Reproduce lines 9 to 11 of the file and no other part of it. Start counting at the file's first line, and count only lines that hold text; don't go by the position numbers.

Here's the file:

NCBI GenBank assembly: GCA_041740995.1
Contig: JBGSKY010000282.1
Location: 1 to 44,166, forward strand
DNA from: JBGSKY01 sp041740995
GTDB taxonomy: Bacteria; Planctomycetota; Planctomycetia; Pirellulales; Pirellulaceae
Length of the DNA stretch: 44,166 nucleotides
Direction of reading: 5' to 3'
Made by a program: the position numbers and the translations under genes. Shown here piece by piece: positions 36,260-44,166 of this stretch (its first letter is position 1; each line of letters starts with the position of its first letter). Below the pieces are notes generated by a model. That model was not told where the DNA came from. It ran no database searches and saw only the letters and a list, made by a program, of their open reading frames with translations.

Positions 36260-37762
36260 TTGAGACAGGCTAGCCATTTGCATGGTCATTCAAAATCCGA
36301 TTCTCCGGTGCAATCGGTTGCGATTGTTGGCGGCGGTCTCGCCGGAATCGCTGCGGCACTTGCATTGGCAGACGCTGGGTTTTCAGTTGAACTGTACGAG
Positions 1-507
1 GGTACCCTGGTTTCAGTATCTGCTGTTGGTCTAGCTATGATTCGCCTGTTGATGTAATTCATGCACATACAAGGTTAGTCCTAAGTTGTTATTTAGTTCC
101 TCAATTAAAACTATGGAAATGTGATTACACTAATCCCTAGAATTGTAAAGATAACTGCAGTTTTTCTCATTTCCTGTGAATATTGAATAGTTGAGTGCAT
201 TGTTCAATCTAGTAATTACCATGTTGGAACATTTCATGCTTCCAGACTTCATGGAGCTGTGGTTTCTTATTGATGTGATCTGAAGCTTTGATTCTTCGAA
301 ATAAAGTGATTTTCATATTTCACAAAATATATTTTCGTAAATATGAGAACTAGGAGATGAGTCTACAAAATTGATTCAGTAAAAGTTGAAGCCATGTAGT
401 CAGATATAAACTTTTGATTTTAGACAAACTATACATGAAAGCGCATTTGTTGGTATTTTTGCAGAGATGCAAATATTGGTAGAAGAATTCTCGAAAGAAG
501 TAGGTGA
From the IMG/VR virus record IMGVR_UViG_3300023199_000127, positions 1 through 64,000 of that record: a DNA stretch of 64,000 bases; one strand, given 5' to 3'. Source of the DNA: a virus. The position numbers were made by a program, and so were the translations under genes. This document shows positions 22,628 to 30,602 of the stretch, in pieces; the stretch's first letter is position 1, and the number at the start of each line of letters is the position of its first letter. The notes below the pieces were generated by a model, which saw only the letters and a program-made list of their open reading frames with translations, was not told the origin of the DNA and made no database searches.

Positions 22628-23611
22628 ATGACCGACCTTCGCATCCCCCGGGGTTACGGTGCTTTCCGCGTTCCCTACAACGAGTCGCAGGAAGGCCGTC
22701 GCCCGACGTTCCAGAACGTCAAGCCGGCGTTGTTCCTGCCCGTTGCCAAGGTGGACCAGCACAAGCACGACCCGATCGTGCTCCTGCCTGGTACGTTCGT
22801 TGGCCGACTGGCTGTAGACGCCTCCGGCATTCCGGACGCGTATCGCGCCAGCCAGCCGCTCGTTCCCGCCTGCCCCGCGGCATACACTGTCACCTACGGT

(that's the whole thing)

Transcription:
Positions 36260-37762
36260 TTGAGACAGGCTAGCCATTTGCATGGTCATTCAAAATCCGA
36301 TTCTCCGGTGCAATCGGTTGCGATTGTTGGCGGCGGTCTCGCCGGAATCGCTGCGGCACTTGCATTGGCAGACGCTGGGTTTTCAGTTGAACTGTACGAG